But during our travels, the front tire sidewalls start breaking down from the UV exposure before the treads got thin. The UV exposure causes the sidewalls to crack. These cracks aren’t deep, blow-out threatening cracks but are very superficial. Amazingly, these innocent, dry-skin looking cracks add an unwelcome wobble to the roll of the wheel. (I thought Bill had too much UV exposure himself when he came up with this theory and bought a new tire because of it. But a Salzburg bike shop owner volunteered the same information.) So, at least while we travel in sunny climates and have our bikes outdoors many more hours a day than at home, sidewall inspection has moved up to the top of the list as a critical indicator for tire replacement.

  The potency of the UV damage dramatically showed up on my homemade front pannier covers and the handlebar bag made of the same rip-stop fabric. The handlebar bag is on the bike all the time (like the tires), and the pannier covers come off when we pull into camp and the covers don’t go out on day rides with us. I wouldn’t have believed it, but in as little as 2 months the handlebar bag turned a soft peachy color in some areas while the pannier covers were still a bright red. That little bit of continuous, additional UV exposure that the bag gets everyday and on the occasional unloaded rides has apparently amounted to a significant different in UV exposure. So, I guess those RV’ers aren’t just being anal when they cover up their tires in campgrounds.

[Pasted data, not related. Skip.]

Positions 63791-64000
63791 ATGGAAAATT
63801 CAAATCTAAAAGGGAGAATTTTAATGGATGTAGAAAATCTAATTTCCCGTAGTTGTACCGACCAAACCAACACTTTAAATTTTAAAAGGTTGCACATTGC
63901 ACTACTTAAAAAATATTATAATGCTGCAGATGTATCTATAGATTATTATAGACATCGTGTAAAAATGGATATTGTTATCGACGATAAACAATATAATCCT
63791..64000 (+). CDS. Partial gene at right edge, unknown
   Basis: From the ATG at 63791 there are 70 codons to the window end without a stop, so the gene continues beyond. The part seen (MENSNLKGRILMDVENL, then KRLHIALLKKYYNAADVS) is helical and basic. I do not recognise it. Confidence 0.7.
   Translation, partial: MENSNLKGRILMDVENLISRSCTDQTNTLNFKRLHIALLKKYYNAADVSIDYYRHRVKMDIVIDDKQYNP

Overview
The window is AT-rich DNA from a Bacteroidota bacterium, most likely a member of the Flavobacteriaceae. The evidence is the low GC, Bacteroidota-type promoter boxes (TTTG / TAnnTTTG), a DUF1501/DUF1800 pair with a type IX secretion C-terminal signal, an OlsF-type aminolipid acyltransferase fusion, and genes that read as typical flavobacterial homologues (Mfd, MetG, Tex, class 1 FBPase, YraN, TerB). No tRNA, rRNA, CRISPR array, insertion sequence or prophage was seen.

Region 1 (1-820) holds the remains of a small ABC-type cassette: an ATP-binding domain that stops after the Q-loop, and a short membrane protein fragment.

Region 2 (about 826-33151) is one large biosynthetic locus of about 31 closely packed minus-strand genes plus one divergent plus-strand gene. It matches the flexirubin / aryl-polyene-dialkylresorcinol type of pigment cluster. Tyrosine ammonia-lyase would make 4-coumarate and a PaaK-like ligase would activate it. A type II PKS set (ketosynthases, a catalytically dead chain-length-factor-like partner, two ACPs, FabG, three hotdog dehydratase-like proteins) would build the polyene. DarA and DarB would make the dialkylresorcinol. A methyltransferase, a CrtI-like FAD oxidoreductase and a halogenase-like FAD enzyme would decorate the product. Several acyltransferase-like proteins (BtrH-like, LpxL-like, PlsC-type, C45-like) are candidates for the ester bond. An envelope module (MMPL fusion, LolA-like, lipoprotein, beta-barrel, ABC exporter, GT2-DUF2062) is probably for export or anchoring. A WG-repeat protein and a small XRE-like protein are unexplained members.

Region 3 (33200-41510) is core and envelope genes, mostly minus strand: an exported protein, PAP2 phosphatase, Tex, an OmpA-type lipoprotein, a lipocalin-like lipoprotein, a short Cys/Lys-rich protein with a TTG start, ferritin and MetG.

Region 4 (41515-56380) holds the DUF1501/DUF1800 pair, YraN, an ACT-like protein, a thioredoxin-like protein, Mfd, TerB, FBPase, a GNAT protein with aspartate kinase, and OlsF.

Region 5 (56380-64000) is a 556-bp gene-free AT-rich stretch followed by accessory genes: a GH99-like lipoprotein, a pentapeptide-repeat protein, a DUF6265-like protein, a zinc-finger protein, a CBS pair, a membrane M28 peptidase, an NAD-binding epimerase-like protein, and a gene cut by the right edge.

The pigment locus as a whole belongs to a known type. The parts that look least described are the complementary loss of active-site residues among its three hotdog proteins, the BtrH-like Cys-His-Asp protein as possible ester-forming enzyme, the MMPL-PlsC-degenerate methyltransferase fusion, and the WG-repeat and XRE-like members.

And we do believe it is the UV and not over-inflation degradation that is cracking our tires. At the urging of more experienced riders, in the past we would inflate our tires beyond the recommended psi for decreased rolling resistance. But then we noticed some sidewall delamination and gave up the practice several years ago. That’s why we were so surprised at the sidewalls cracking, as we knew we hadn’t been pushing the psi on these tires.


Supple Rubbers